The City of San Diego’s Public Safety and Livable Neighborhoods Committee has unanimously approved the construction of a new fire station on the UC San Diego campus at its meeting on Jan. 8. The proposed size and location of the facility will be an approximate 10,500 square feet building near the intersection of North Torrey Pines Road and Northpoint Driveway.
The construction of the facility will be overseen as a partnership between the city of San Diego and UCSD. The fire station will respond to emergencies in the surrounding neighborhoods in the local area in addition to serving the needs of the campus, which is expected to offer nearly 20,000 undergraduate beds within the next three years.
“This fire station is long overdue and I am appreciative of UC San Diego for their patience and commitment throughout the process,” City Councilwoman Barbara Bry, who represents La Jolla, University City and nearby areas said. “The UC San Diego Fire Station is a much-needed infrastructure addition which will greatly benefit the surrounding community.”
Bry is running for Mayor of San Diego in 2020.
According to an article by the San Diego Union-Tribune that was published last year, the estimated cost of the station’s construction would be about $10 million of school funding, with an annual $4 million in personnel and operations costs to be covered by the city.
“UC San Diego is pleased that the San Diego City Council has approved a fire station to be built on the campus,” Chancellor Khosla said in a press release. “We look forward to working together with the City of San Diego on this vital project. UC San Diego is significantly growing its enrollment to make the university one of the nation’s premier residential campuses and it is critical that we address life safety issues as part of our growth.”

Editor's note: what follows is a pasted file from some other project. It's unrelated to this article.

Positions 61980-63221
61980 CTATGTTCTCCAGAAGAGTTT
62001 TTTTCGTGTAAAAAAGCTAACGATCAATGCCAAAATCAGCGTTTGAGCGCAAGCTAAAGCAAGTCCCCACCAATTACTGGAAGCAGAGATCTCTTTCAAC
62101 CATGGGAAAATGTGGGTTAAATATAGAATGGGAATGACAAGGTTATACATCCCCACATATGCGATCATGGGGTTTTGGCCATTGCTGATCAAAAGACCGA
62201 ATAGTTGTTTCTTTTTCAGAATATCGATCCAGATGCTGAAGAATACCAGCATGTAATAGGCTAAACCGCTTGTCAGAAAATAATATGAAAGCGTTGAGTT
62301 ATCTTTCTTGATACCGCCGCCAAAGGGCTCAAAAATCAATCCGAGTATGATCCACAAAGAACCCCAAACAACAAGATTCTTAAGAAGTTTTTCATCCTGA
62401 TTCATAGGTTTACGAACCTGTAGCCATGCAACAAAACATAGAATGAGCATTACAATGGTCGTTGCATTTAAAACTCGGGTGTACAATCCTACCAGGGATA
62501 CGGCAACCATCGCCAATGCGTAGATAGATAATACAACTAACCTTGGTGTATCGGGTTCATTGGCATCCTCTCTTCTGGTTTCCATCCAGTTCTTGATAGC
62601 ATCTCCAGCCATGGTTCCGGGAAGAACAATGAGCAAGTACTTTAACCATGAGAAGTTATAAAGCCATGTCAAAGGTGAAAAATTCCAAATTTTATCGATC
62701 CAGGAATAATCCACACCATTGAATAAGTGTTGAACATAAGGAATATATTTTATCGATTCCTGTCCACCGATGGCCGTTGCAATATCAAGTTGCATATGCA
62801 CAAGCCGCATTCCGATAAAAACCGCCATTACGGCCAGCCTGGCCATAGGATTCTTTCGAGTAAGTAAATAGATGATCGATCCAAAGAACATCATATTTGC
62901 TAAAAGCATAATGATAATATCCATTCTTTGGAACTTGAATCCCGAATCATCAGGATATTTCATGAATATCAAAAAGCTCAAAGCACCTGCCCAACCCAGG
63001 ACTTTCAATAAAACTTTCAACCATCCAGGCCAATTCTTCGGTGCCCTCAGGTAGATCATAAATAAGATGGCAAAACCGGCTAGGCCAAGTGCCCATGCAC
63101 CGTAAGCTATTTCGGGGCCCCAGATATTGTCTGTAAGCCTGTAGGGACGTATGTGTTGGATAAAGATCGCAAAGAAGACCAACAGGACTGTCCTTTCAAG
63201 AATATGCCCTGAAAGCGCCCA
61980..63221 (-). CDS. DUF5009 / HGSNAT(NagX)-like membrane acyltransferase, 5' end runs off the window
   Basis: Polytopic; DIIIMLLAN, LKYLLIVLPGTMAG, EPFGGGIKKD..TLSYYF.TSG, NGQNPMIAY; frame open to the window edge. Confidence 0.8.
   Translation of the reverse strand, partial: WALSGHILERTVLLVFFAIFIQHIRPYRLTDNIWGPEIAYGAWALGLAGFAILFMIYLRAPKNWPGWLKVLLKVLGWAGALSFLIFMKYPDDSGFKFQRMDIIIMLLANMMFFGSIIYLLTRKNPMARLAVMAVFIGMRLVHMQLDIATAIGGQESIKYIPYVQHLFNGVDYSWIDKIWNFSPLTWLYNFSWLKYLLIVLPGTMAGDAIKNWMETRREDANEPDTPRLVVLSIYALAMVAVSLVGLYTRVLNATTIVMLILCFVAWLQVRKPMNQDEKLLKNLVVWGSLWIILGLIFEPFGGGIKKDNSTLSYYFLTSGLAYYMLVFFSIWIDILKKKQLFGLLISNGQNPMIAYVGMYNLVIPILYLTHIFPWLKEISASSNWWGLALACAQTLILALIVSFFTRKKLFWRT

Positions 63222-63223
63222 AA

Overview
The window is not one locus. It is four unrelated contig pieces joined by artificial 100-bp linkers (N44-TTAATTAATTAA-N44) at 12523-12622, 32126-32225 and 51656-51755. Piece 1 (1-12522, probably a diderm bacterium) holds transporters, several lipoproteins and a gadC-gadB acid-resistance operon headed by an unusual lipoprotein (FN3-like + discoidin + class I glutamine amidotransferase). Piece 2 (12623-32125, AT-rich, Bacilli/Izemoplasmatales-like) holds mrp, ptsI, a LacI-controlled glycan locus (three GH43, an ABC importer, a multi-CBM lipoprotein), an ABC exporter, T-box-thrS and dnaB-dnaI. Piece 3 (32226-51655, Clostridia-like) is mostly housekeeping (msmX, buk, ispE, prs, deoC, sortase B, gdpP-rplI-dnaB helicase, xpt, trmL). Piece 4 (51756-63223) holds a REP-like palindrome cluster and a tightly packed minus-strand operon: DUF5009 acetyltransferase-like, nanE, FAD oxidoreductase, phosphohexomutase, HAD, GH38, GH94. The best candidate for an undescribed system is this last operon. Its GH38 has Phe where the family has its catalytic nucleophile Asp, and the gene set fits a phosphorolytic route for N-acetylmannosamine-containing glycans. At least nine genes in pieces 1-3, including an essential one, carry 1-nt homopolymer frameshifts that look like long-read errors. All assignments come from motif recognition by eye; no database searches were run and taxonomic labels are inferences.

Back in 2010, a fire safety deployment planning study produced by a consulting group for the city concluded that San Diego had an insufficient number of fire crews and stations to properly respond to emergencies in certain areas. One of those areas listed as having inadequate emergency coverage was UCSD.
A report from the same group in 2017 reiterated, “As the 2010 study identified, over several decades as the City grew … it did not add enough fire stations to equitably cover all areas with best-practices-based response times. The only way to materially improve response times is to add the fire stations identified in this study.”
City officials also note that the rapid growth of campus population has led to an increase in incidents in areas beyond what existing stations can cover.
The proposed space is expected to accommodate 12 personnel for every 24-hour shift, which is the standard size for a fire station crew. The facility will also include enough space to dock three fire-vehicle apparatuses, as well as administrative offices, living quarters, kitchen and dining spaces, and exercise rooms.
With the addition of this on-campus fire station, UCSD will join UCLA, UC Davis, UC Santa Barbara, UC Merced, and UC Santa Cruz on the list of UC campuses with their own fire stations.
photo by Christian Duarte